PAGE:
UPC EETAC Bachelor's Degree in Aerospace Systems Engineering EEL



Laboratory 8

 Pulse width modulation (PWM), D/A conversion, analogue outputs, analogue filters



1. Specifications

Our first goal is to generate analogue voltages using (1) PWM techniques and (2) specific D/A chips. For instance, DC, triangular, ramp and sinusoidal waveforms at different frequencies.

We also aim conditioning analogue outputs (1) filtering high frequency noise associated to the D/A conversion process and (2) generating current outputs to drive devices such analogue panel needle meters or 4-20 mA current loops.

Symbol and block diagram

Fig. 1. Block diagram of several analogue output circuits from Arduino.

Single power supply 5V

Active 0dB first-order filter (-20 dB/dec), 5V rail-to-rail operation, cutoff frequency fC= 100 Hz.

Active 0dB second-order Butterworth response filter (-40 dB/dec), 5V rail-to-rail operation, cutoff frequency fC= 100 Hz

Modify and enhance the previous application LAB7 so that in a new state (waveforms) the following voltages and currents are calculated:

- Output VO6 generates the same analogue voltages acquired at VS1

- Output VO5 drives the needle panel indicator coil from 0 to 100%

Drive a 1 mA = IFS needle panel indicator from VO9.

Analogue values will update every TD = 2 s (distribution CLK period).

PWM signals

Pulse-width modulation Wikipedia page.

Digital to analogue converter peripheral

Digital-to-analog converter Wikipedia page.

Low-pass filer design

Wikipedia LPF reference.

Example of passive and active filter circuits.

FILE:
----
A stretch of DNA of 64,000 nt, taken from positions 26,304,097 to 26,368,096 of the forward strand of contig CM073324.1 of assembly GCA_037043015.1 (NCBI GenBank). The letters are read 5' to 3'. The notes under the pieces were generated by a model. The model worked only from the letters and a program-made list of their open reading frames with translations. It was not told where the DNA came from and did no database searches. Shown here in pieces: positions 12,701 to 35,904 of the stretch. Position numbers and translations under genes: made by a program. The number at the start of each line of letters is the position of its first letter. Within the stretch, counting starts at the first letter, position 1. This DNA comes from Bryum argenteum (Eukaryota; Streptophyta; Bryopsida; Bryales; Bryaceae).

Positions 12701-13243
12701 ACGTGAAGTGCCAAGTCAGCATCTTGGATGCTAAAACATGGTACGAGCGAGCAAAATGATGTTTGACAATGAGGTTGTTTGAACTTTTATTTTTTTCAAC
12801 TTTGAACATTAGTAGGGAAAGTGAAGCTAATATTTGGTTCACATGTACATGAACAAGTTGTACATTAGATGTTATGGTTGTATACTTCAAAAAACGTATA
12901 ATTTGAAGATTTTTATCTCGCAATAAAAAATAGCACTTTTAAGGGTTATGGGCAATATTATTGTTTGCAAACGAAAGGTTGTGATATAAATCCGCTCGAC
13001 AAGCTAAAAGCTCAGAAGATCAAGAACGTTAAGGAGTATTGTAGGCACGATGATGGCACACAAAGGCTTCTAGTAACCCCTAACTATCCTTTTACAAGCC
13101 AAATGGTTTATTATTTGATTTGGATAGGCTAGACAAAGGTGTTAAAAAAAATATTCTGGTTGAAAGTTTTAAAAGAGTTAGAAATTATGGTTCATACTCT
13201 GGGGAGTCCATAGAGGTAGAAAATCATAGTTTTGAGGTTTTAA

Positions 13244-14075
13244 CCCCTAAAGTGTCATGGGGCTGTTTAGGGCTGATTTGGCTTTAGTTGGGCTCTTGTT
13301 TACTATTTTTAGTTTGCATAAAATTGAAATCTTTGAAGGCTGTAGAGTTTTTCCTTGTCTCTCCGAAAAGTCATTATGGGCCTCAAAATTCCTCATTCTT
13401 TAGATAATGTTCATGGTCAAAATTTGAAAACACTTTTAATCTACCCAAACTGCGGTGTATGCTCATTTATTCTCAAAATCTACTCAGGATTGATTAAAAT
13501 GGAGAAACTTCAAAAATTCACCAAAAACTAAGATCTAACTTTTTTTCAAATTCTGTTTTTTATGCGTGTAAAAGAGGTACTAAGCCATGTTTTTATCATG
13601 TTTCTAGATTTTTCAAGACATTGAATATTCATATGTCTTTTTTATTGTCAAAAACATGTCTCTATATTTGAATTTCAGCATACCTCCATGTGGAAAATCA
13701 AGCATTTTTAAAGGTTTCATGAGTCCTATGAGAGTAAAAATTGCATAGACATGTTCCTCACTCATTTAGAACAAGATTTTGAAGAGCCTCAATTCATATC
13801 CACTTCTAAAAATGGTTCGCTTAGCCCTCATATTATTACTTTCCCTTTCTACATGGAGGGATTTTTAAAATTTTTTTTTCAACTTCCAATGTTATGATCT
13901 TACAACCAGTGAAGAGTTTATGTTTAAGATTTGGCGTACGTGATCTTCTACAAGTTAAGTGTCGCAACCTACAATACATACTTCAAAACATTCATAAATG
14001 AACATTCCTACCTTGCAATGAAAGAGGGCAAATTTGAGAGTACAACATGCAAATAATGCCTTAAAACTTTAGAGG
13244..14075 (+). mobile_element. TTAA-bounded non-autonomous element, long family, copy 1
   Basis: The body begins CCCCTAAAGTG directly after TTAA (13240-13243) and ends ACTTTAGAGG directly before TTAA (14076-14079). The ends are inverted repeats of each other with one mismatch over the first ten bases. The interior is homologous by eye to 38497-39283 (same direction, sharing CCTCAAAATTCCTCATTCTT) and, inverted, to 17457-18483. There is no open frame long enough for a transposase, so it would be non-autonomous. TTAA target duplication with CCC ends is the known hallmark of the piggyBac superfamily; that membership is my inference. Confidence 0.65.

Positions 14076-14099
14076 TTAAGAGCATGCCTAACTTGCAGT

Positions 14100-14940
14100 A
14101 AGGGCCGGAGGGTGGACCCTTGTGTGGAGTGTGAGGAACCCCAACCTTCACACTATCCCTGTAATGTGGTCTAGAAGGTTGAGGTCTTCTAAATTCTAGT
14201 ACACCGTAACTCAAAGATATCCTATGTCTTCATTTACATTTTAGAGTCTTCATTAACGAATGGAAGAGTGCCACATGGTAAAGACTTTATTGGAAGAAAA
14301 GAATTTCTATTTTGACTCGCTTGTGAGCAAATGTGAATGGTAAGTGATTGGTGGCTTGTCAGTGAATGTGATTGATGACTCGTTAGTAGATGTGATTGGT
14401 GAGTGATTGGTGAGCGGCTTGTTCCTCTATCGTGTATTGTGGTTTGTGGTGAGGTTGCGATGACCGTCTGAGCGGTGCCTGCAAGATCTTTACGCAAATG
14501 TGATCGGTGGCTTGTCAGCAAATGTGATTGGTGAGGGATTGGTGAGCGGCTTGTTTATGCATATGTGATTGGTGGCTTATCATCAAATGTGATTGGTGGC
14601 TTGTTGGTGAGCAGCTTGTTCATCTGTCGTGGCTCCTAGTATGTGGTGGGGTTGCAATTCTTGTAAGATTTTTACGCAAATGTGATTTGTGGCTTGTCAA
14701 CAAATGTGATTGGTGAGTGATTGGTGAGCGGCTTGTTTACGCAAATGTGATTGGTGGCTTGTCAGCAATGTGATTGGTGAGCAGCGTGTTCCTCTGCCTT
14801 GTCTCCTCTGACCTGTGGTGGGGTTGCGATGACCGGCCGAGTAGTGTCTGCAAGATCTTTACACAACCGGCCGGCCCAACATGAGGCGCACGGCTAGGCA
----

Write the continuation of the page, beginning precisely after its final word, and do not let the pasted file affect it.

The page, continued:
Other references: Thomas, R. E., Rosa, A. T., Toussant, G. J, "The Analysis and Design of Linear Circuits", 7th ed, John Wiley & Sons, Inc., 2012

 TI, TLV237x: Rail-to-Rail input and output operational amplifiers with shutdown

TI, SBOA231: Single-supply, 2nd-order, multiple feedback low-pass filter circuit

TI, SNOA224A: AN779 National: A basic introduction to filters - active, passive, and switched capacitor

TI, SLOA049D: Active Low-Pass Filter Design.

Proteus: an introduction to active filters (ref.)

Current sources and voltage to current converter.

Let us drive a moving coil panel meter type SD38/0-1MA. as shown in Fig. 2. The meter scale can be customised to any quantity and span as shown in this reference page.

Analogue needle meter

Fig. 2. Panel analogue needle meter.

Let us drive the coil with a voltage controller current source. This are useful references from Texas Instruments on the design of Howland current sources (1), (2).


2. Planning


The idea is to continue expanding our previous project LAB7 adding jumpers to three specific pins so that they can be available as analogue outputs disconnecting the LED.

For example, we can connect a D/A converter type MCP4921 by means of the SPI bus.


Fig. 3. MCP4921 breakout (12-bit D/A) for Arduino (ref. including the circuit).

Or instead, in a similar way, an external D/A type MCP4725 can be connected by means of the I2C bus.

MCP4725 Microchip breakout board

Fig. 4. MCP4725 breakout board (12-bit D/A) for Arduino or Raspberry Pi circuits.

Arduino circuits will include the D/A and the analogue filters.

Output filters and SPI D/A converter